When most people close their eyes and daydream about their perfect living situation, their mind drifts to a home perched on a slight hill several hundred feet off the main road on 2-4 acres. Rolling hills with a babbling brook cutting through the back of the tree-lined property, and there is not an HOA in sight! Suddenly, you are jolted back to your front porch in your current neighborhood as you hear the neighbor kid coming home from work with the bass in his car set to level 10 while his mother is yelling at him to “TURN IT DOWN!”. You can practically touch the neighbors from where you are sitting. Something must change with your current living situation! But where do you start?
The very first step: Find that land that you have been dreaming of for years. Land like described above does not come along very often, so if you find it the first step would be to immediately submit an offer that is contingent upon building feasibility. This will allow you time to uncover if the land is build-able, and if you can afford to build on it.
These next steps will be what you’ll need to complete to determine viability of building on that land:
One of the first things that will need to be determined is what ordinances (which is just a fancy word for regulations) the county and/or city has for that location. This is determined by what type of zoning the land is under. Uncovering these regulations is important because it can have an impact on WHAT and where you can build on the land – for example how much road frontage is required to allow a property to be parceled off and build a home on it. The other big item that will need to be researched is if the land is in a flood plain. You can look this up on FEMA.gov. The local planning commission at the city/county office would also be able to help you answer these questions.
Another item to consider would be the size of the land. Some counties have regulations in place that will not allow you to build on or divide land less than a certain amount of acreage. Specifically, we are in Hancock County in Indiana—this county does not allow land to be parceled off in less than 10-acre parcels UNLESS you do what is called a minor sub. Again, you can determine if the area you are attempting to build in has this type of regulation by visiting the local planning commission office or checking out their website. Most pieces of land will come with a warranty deed that will guarantee a clear title to the buyer. This will prove that the land is a legal parcel. You should ask for proof of this when you place an offer on the land; in fact, we HIGHLY recommend this be part of your offer.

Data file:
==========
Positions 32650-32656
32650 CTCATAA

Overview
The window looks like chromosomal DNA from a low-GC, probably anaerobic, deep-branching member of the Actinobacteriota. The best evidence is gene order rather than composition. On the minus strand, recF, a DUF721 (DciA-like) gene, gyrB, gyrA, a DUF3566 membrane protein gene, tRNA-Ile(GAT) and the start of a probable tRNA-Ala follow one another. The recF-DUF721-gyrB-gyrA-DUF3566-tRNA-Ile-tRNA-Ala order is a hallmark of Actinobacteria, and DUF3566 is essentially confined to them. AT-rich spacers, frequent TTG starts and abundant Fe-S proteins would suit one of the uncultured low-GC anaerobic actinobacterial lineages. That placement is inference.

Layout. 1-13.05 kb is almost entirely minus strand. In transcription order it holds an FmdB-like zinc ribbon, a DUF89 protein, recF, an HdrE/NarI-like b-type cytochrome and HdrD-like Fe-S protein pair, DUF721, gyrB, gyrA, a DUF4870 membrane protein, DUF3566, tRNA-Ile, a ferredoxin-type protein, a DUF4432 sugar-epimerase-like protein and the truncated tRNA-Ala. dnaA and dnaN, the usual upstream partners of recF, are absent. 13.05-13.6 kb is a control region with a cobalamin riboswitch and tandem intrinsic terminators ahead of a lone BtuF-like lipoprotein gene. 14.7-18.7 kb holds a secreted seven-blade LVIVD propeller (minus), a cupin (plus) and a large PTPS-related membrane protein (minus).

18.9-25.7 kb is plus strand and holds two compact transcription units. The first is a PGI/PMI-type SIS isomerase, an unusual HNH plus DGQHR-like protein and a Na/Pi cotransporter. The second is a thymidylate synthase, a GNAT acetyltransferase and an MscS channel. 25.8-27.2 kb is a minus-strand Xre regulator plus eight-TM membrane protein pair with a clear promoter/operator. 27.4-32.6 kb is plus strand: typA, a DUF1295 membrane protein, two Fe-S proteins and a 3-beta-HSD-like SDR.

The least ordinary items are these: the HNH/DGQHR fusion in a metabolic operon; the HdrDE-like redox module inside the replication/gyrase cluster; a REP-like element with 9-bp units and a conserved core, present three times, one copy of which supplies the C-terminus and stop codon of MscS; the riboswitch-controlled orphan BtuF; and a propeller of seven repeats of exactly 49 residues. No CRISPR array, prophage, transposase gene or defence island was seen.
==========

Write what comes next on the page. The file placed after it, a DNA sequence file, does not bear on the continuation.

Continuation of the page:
The next “hidden” item you will want to uncover is if there are any easements on the land. An easement is a right to cross, or otherwise use, someone else’s land for a specified purpose. There are many types of easements. If the property you are looking to buy has an easement(s), you may not be able to build on that portion of the land. If the easement cuts directly through your land, it could get tricky finding an area to place your home. Depending on the type of easement, they can sometimes be modified or removed—this is a somewhat involved process and can take at least 3 months or longer. To find out if the land you are wanting to purchase has easements, you will need to get a preliminary title search on the land. The schedule B of the title search should show any easements. If you have already purchased your land and are starting to sweat thinking you never asked for any of this information, the title search that was done by the title company should outline any easements on your property—so pull that paperwork back out and take a look.